The independent news organization of Duke University

Search Results


Use the fields below to perform an advanced search of The Chronicle's archives. This will return articles, images, and multimedia relevant to your query. You can also try a Basic search




81 items found for your search. If no results were found please broaden your search.






Recess interviews: Cory Rayborn of Three Lobed Recordings

(09/20/17 1:07pm)

Cory Rayborn, Trinity ‘98, works as a business lawyer by day, but for the last 17 years he has also single-handedly run a record label out of his home in High Point, N.C. With Three Lobed Recordings, Rayborn has incubated a roster of experimental musicians that spans from Philadelphia to the Triangle area, and he’s remained close to his alma mater with an annual day show at Raleigh’s Hopscotch Music Festival co-presented by Duke’s radio station WXDU. I got on the phone with Rayborn to talk about his years at Duke and his experiences with Three Lobed. The following interview has been edited and condensed for clarity.



Duke Players parody 'The Glass Menagerie' in orientation show

(08/30/17 4:02am)

Along with “The Great Gatsby,” “Hamlet” and “Fahrenheit 451,” Tennessee Williams’ “The Glass Menagerie” is a nearly inescapable element of most high school English curricula. The play, originally produced in 1944, centers around the story of Laura, a sickly and shy daughter obsessed with her collection of glass animals, whose mother Amanda seeks to find her a “gentleman caller” with the help of Tom, Laura’s brother. 


Is the festival bubble bursting?

(07/19/17 4:00am)

One of the first sights a visitor to the Shaky Knees Music Fest sees upon rounding the corner into Atlanta’s Centennial Olympic Park—after, of course, the high-tech security lines, lest someone smuggle in some outside food or drink—is an oversized Popeye’s chicken leg, placed conspicuously amid the various food vendors in the middle of the park. Walk a little further in and you’ll hear the cries of Coca Cola salespeople imploring you to grab an “ice cold Coke” on the way to your next show, just across from the giant selfie camera that ominously reads “smile, you’re on camera” underneath a graphic of a blinking, all-seeing eye. (Naturally, the whole display is sponsored by Ford.)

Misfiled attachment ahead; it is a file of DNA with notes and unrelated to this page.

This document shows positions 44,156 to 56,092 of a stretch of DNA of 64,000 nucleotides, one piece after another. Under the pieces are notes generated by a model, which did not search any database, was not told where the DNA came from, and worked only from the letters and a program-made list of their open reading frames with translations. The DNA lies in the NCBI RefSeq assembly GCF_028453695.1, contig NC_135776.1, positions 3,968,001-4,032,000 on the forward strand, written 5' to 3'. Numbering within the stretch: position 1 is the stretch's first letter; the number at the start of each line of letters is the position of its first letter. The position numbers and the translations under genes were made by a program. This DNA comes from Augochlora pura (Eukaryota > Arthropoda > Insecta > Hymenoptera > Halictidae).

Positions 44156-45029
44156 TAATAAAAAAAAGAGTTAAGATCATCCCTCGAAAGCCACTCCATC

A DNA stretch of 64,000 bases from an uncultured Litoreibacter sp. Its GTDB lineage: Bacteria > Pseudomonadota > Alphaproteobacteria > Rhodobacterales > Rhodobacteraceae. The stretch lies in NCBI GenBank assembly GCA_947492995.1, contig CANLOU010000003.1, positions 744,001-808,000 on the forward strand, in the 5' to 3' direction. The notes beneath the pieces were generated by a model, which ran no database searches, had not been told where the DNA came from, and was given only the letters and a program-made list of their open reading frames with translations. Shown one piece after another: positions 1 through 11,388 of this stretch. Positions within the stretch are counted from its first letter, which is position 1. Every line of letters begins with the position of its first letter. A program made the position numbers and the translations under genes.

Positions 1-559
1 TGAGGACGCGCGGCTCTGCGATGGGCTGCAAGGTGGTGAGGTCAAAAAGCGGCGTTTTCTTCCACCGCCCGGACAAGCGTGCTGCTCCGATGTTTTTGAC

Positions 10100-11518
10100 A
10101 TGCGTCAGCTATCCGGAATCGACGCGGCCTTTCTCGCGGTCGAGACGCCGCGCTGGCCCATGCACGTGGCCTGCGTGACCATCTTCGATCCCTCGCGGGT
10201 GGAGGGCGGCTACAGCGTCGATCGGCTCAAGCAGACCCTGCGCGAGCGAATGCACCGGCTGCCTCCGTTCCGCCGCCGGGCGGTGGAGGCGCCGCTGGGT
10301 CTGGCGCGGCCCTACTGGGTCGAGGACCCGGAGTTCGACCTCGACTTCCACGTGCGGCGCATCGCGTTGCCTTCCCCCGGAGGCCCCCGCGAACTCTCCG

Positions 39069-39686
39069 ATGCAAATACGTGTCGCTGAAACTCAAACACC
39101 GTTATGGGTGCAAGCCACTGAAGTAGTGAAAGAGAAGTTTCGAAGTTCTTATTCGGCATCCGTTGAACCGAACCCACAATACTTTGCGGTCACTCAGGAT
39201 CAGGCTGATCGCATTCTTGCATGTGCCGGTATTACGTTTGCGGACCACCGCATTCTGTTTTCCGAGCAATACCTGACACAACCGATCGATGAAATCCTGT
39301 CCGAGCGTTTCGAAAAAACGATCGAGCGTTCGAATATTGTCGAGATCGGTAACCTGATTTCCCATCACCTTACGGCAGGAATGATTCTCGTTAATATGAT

The art of the cover: 5 songs that improve on the originals

(06/21/17 4:00am)

The cover song, now such a staple of rock music, has had a complicated history, one entangled with the questions surrounding copyright law and the spread of musical ideas. In the mid-twentieth century—back when the common understanding of a "song" was wholly distinct from a definitive recording—the cover song was inseparable from its undertones of racism and cultural appropriation: major labels would release covers of songs by black artists, now performed by white artists, in order to compete with them on the charts, sometimes just weeks after the original single's release. Recently, covers have a markedly less cynical reputation, serving as homages to an artist's biggest influences. The choice of a song to cover is a telling one for a band, ranging from ironic, winking appreciation to a more experimental reinterpretation of past hits. And it's a good rule of thumb that a successful cover song must do something new with its source material—it must stand as an artifact all to its own. Many critics cite Jimi Hendrix's 1968 rendition of Bob Dylan's "All Along the Watchtower" as a consummate example of a cover that transcends the original song. But beyond Hendrix, here are five covers that go above and beyond in their reinterpretation of the rock canon.


Finding the Gardens

(06/05/17 4:10am)

My first phone interview for the Chronicle was scheduled for 9 a.m. on a Friday morning. Taking pains not to wake my roommate barely a week into our living arrangement, I slipped out of my dorm and over to West Campus ahead of my first class. I set out for the quietest place I knew in my short time at Duke, somewhere I was sure not to be bothered at that hour: the Gardens.



Shaky Knees 2017: LCD Soundsystem and Slowdive take Atlanta

(06/05/17 4:12am)